South Peace News
Charges have been laid in a school bus accident near Valleyview that was more serious than the Northern Gateway School Division’s only public post on the incident made it appear.
The bus driver, Dawn Knapp, will appear in Valleyview provincial court Nov. 19 on a single count of careless driving.
Northern Gateway’s official Facebook announcement posted at 9:44 a.m. Sept. 23 says, “Bus Notice: A contracted bus, Valleyview Route 77, was in an accident today at approximately 7:50 a.m., on Highway 665, near Range Road 212. The families of the three student passengers were contacted; the students and bus driver are being attended to at Valleyview Health Centre. Emergency Services responded quickly to the call. The investigation into this situation continues.”
Two of the students were actually sent to hospitals outside of Valleyview, one of them via STARS air ambulance.
Fatima Khawaja, STARS communications, confirmed via e-mail that one patient was transported from Valleyview to the University of Alberta hospital in Edmonton on Sept. 23.
The family of the other student who was treated for injuries at a hospital outside of Valleyview ultimately declined to comment for the story as they have already retained legal counsel.
Photos of the bus taken at the scene show the bus on its side.
South Peace News received a news tip that the school division’s social media person has been deleting any comments from family members or others on the division’s announcement post that asked questions about the seriousness of the accident.
That tip was confirmed by this reporter by asking in a comment on Sept. 29, “Why are you deleting any comments about how serious this accident was? Doesn’t the community have the right to know, and don’t injured students and their families deserve support?”
That comment was immediately deleted and followed by a private message request saying, “I am messengering you in regard to your comment on the NGPS Facebook page. We cannot share any personal information regarding students with other parents or the general public. Additionally, the accident is currently under investigation.”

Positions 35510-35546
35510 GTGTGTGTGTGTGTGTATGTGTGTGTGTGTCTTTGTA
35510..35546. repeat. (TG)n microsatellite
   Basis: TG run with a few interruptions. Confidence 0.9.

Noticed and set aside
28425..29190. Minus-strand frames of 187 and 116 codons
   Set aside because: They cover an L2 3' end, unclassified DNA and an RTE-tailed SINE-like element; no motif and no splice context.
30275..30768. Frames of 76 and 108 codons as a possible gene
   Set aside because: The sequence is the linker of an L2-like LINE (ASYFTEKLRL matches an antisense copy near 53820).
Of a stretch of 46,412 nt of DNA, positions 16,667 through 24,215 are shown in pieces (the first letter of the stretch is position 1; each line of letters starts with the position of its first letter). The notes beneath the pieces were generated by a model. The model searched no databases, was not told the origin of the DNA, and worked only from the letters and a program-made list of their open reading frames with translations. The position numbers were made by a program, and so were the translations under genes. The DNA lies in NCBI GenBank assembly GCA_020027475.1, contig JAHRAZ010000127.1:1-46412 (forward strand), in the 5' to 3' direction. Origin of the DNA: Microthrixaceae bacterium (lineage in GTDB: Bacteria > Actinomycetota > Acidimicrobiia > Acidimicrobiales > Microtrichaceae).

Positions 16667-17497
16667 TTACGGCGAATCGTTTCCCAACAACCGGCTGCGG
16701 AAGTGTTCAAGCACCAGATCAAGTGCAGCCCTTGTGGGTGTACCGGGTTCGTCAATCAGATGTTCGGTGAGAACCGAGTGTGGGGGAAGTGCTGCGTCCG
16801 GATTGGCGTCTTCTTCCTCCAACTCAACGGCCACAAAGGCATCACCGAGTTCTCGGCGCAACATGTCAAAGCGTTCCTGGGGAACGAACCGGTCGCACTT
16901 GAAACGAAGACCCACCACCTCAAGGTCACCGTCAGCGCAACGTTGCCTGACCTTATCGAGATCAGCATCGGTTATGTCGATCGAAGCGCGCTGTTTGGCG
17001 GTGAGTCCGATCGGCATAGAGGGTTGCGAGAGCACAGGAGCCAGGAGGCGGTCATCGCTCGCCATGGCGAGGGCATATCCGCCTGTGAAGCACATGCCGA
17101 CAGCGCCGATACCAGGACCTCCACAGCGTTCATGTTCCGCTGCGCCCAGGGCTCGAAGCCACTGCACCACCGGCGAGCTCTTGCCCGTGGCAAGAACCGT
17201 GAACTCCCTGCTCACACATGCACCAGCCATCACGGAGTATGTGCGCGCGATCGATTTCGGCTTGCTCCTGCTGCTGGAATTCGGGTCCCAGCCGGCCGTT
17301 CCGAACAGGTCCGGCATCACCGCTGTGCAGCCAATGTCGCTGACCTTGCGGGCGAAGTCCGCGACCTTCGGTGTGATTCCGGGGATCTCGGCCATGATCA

The message then asks to call Rhett Czaban, director of transportation, directly.
Reached via phone, Czaban says he is not the one handling social media nor an official spokesperson for the school division but that any comments “accusing” the school division of anything are being deleted because they are “not appropriate.”
“Same as if I accused you on your website,” he says.
He adds any deleted comments received the same follow up message. Czaban says none of the deleted comments came directly from parents, and that other family members are still not parents. He says he had assumed this reporter was another family member before speaking on the phone.
Czaban would not confirm if STARS transported a student, but seemed to imply they left without transporting anyone, saying, “Last I saw they were flying away.”
Asked to clarify since STARS has confirmed someone was transported, he says, “So you’re telling me.”
Czaban is also on the local fire department.
In a phone interview, Supt. Kevin Andrea says the division’s social media presence is “not a rant and rave page, nor is it a media outlet.”
He says it is moderated to prevent “back and forth.”
“We don’t want information and speculation getting out there,” he says.
Andrea says the school’s public notice was only to inform parents further down the route why there was a delay.
He adds it is not the division’s job to inform the general public about the seriousness of the bus accident, and the division is bound by confidentiality rules from saying too much.
He confirms the school division did not issue a news release on the incident.
“The people best to make a comment would be the parents,” he says.
“Regardless of culpability, we’re always concerned about everyone involved and about students. That’s our business,” Andrea says.
He says the division’s focus is on ensuring the students involved are getting support.
“The school principal has been the lead contact with the families giving them the supports required as these kids work on recovery,” Andrea says.
“No one is going to deny that it is a very significant accident.”
As for whether the bus driver who was involved in the accident is still on the job, Andrea says, “We know the bus driver is not on the route.”
Golden Arrow, the bus company contracted to handle the route, did not respond to requests for comment.
Golden Arrow’s website says that “student transportation plays an important role in a child’s education” and states their staff “excels in ensuring your children arrive safely every day.”
On Oct. 13, Czaban gave a report to school trustees at NGPS’s board meeting and said school bus drivers are in short supply due to COVID isolation requirements.
Czaban adds he would like to see the provincial requirement for 50 hours of Mandatory Entry Level Training [MELT] eliminated as a pre-employment requirement.
He also praised the bus contractors the division is using.
“The contractors are doing a stellar job,” Czaban says in an Oct. 22 Whitecourt Star article.